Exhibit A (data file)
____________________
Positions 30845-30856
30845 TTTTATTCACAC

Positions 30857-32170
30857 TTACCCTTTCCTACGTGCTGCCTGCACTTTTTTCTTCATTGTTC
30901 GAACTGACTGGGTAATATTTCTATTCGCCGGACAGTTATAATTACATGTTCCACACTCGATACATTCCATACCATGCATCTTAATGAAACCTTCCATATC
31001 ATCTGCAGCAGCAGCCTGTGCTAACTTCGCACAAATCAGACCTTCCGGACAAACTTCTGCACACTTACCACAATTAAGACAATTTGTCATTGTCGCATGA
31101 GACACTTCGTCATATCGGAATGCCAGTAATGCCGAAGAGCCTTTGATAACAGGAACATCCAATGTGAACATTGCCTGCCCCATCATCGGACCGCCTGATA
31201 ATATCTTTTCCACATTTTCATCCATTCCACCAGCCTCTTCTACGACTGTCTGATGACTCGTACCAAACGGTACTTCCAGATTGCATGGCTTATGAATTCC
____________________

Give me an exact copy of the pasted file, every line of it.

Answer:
Positions 30845-30856
30845 TTTTATTCACAC

Positions 30857-32170
30857 TTACCCTTTCCTACGTGCTGCCTGCACTTTTTTCTTCATTGTTC
30901 GAACTGACTGGGTAATATTTCTATTCGCCGGACAGTTATAATTACATGTTCCACACTCGATACATTCCATACCATGCATCTTAATGAAACCTTCCATATC
31001 ATCTGCAGCAGCAGCCTGTGCTAACTTCGCACAAATCAGACCTTCCGGACAAACTTCTGCACACTTACCACAATTAAGACAATTTGTCATTGTCGCATGA
31101 GACACTTCGTCATATCGGAATGCCAGTAATGCCGAAGAGCCTTTGATAACAGGAACATCCAATGTGAACATTGCCTGCCCCATCATCGGACCGCCTGATA
31201 ATATCTTTTCCACATTTTCATCCATTCCACCAGCCTCTTCTACGACTGTCTGATGACTCGTACCAAACGGTACTTCCAGATTGCATGGCTTATGAATTCC